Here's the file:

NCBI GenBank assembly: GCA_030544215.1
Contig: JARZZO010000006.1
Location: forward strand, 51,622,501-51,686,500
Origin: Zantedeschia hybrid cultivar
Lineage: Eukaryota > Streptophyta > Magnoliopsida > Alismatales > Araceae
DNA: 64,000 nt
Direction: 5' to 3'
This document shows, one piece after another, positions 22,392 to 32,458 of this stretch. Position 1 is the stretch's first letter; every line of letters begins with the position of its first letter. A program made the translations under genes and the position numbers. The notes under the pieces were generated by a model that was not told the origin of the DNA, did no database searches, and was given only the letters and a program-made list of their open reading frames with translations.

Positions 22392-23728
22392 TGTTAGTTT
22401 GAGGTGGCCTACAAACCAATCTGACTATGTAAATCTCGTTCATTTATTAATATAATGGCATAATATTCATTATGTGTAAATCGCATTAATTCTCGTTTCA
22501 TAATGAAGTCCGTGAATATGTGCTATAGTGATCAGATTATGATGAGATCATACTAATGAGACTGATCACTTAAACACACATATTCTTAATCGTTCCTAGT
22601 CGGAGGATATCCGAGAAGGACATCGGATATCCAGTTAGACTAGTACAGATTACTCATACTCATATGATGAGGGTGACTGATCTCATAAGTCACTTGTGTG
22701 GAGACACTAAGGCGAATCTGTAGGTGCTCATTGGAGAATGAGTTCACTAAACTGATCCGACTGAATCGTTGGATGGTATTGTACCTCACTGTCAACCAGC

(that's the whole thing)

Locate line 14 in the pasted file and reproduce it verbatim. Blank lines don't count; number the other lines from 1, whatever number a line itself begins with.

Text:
22701 GAGACACTAAGGCGAATCTGTAGGTGCTCATTGGAGAATGAGTTCACTAAACTGATCCGACTGAATCGTTGGATGGTATTGTACCTCACTGTCAACCAGC